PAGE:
A Cautionary Tale About the Infant Optics DXR-8
In the Fathercraft “Battle for Best Baby Monitor Royale“, the Infant Optics DXR-8 Baby Monitor falls squarely into the category of “cautionary advice”. Despite its overwhelming popularity at Amazon, our own experience with the DXR-8 has us wondering “Just how can such a clunky old school device hold its position as the top-selling baby monitor at Amazon?”
Our guess is that prior to the introduction of the new breed of “smart” baby monitor technology, most baby monitors fell far short of parental expectations ( a polite way of saying they all sucked), so DXR-8 buyers are comparing their “new” monitor to older “audio or video only” non-wifi monitors with very limited functions. Today the much-touted FHSS wireless technology of the DXR-8 and its 360p images is a far cry from the 1080p resolution and the “Tesla of Baby Monitors” such as the state-of-the-art Nanit.
These new wonders of Silicon Valley not only give you the peace of mind a good baby monitor should, they even give parenting suggestions and advice. It’s just a matter of time before word gets out and the old DXR-8 is toppled from its top-selling throne at Amazon, and Fathercraft is happy to give the old clunker a hefty push in that direction.
There is also the fact that the DXR-8 is only available exclusively at Amazon. The San Francisco firm Infant Optics does not sell their product directly. A quick trip to the Infant Optics company website directs you right back to Amazon to purchase. Check out the 4,250 critical reviews before being wowed by the top seller status of the DXR-8. Many of the 73% positive reviews come from new buyers but over time the reliability flaws of the DXR-8 become all too apparent and all too common. There are many complaints about signal interference from wifi routers, inconsistent signals, faulty power connections, and premature battery failure.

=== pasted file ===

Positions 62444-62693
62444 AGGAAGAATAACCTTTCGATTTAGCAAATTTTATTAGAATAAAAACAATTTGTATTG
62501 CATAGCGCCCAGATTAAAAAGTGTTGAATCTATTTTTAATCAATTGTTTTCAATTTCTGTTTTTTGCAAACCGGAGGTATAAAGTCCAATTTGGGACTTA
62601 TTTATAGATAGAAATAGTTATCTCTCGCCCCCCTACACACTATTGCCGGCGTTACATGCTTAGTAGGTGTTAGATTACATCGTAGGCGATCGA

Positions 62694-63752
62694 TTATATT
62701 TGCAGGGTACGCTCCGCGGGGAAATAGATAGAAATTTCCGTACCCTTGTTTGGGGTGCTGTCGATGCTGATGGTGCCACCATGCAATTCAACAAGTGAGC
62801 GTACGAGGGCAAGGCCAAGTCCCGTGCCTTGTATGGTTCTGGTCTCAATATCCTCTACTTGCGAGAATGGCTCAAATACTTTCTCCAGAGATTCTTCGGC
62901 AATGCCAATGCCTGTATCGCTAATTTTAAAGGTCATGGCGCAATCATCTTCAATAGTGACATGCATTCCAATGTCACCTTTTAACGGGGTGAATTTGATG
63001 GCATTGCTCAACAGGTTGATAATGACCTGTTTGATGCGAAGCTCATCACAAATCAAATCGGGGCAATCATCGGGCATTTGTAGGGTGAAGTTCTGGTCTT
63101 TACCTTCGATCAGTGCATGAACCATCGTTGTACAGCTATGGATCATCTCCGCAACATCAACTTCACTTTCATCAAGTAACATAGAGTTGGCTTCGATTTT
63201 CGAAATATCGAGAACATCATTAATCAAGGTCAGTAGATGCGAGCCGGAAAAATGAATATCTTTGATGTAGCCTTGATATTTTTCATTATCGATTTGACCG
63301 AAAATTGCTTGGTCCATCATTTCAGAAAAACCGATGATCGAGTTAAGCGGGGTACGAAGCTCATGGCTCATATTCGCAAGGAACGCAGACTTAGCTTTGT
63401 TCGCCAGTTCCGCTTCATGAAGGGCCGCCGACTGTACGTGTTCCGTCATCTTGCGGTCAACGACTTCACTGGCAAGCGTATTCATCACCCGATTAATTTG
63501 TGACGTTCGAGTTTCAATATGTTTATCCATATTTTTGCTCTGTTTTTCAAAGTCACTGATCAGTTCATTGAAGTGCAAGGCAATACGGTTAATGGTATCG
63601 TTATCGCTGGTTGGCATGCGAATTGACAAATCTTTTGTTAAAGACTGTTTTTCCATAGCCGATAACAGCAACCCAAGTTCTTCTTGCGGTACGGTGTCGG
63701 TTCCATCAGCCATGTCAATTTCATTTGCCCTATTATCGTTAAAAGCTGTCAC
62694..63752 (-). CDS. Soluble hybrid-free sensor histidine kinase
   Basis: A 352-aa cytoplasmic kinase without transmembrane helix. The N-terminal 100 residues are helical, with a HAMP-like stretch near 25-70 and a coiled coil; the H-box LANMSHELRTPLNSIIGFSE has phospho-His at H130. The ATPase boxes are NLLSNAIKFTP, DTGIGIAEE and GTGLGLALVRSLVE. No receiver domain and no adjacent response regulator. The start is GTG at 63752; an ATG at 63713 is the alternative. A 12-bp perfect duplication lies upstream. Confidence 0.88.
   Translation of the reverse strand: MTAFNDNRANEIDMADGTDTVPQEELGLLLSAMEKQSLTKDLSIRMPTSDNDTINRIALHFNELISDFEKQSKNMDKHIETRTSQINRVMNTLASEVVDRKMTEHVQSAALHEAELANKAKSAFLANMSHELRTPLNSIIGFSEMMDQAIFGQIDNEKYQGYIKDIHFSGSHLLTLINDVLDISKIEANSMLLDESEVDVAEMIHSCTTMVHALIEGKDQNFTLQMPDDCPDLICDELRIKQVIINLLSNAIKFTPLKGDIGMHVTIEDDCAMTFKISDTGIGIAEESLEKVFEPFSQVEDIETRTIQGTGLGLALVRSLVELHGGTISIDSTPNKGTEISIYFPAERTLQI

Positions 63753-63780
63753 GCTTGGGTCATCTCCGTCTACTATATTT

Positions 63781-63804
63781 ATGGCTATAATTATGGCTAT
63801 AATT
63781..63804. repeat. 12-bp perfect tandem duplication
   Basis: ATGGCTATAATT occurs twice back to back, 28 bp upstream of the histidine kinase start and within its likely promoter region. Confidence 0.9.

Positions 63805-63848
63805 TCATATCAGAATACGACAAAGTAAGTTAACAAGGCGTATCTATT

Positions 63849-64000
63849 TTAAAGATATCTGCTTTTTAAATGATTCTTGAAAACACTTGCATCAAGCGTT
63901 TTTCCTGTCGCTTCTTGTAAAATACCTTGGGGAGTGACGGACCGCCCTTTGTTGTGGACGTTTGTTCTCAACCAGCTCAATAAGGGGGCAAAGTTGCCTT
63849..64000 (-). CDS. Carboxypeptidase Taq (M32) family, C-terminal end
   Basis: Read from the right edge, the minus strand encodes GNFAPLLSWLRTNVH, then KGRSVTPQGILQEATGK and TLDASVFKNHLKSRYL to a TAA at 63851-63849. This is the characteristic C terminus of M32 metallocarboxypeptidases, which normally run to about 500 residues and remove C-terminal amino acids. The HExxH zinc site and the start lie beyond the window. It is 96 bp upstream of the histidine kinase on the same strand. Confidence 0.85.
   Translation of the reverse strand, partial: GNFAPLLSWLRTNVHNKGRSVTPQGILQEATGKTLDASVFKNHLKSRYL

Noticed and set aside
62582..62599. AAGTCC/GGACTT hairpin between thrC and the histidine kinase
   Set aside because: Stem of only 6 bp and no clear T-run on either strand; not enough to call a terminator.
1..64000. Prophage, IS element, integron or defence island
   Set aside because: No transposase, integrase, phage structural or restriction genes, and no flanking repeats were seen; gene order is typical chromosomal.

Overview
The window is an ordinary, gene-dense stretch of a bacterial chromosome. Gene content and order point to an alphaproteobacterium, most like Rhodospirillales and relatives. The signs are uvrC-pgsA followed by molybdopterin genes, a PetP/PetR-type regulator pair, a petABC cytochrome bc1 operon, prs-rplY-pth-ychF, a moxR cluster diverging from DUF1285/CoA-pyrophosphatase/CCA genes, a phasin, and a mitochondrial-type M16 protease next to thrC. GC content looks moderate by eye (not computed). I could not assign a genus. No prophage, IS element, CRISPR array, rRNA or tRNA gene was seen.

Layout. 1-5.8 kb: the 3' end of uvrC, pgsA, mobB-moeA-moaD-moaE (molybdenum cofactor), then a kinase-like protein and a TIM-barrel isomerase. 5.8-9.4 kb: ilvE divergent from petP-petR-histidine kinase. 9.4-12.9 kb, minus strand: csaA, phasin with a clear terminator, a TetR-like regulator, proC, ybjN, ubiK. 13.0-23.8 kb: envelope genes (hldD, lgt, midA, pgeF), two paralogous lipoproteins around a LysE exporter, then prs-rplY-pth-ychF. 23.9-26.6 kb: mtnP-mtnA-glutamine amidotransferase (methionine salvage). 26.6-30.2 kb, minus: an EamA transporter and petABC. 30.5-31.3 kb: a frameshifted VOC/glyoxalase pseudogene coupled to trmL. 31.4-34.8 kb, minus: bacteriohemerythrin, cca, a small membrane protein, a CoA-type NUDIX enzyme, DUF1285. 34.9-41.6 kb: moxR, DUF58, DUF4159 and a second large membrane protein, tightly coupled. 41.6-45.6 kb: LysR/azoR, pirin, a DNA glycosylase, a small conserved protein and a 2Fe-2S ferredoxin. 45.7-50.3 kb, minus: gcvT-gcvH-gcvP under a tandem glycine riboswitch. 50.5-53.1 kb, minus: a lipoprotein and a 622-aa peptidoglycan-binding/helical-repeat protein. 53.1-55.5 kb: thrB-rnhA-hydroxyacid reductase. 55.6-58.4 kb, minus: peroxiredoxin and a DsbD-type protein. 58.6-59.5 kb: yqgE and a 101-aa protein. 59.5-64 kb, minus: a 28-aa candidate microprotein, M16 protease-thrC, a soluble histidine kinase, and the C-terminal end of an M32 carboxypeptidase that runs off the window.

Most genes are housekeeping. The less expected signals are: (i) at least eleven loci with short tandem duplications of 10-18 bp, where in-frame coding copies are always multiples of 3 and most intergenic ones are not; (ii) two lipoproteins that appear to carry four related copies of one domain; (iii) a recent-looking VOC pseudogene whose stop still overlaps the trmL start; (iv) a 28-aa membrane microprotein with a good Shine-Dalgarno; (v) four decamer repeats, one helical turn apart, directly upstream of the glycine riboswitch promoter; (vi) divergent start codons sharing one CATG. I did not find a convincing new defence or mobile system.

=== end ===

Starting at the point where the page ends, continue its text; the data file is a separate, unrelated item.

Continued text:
When you compare the DXR-8 with the new leading-edge smart baby monitors available today, it’s obvious that the Infant Optics offering is resting on its laurels. It may have been leading-edge technology 4 years ago but the DXR-8 has since fallen far behind high performance 2019 challengers such as the Cocoon Cam, and the Nanit. And we should know. Our DXR-8 from 4 years ago is exactly identical to the one we just purchased for further testing. So much for a top seller staying on the leading edge of baby monitor technology.
Unlike the industry leaders, the DXR-8 has not been improved over time, and a shallow boast about its status as “the first baby monitor with interchangeable lens technology” is poor compensation for a lack of reliability. Reliability is the prime consideration for baby monitors. Doubts about monitor reliability defeat the whole purpose of the device which is achieving parental peace of mind. You’ll make enough back-and-forth trips to care for the baby, the last thing you need is a compulsion to check on the intermittent performance of the baby monitor.
At the risk of pointing at the top-selling Emperor of Amazon Baby Monitor Land and declaring loudly that “He has no clothes!” the Dads at Fathercraft are going to tell it like it is after testing not one, but two DXR-8 units. We purchased the second unit to ensure fairness by ruling out the chance that we’d gotten stuck with a rare malfunctioning oddball lemon that somehow squeaked past the Infant Optics quality control team. We’ll follow our usual review format, and we’ll even mention a few positive points about the DXR-8, though it would be a stretch to put those points in the “Good/Awesome” category. Perhaps “meh/OK” might be more applicable when it comes to our wayward pair of DXR-8s.
DXR-8 Purchase and Setup
Why would anyone consider purchasing the DXR-8? One of the selling points of the DXR-8 is that it is a traditional monitor as opposed to the more technologically evolved wifi monitors available now. For parents and sitters with unreliable wifi, we can see how a traditional monitor might be preferred since it will keep on working even when the wifi is down.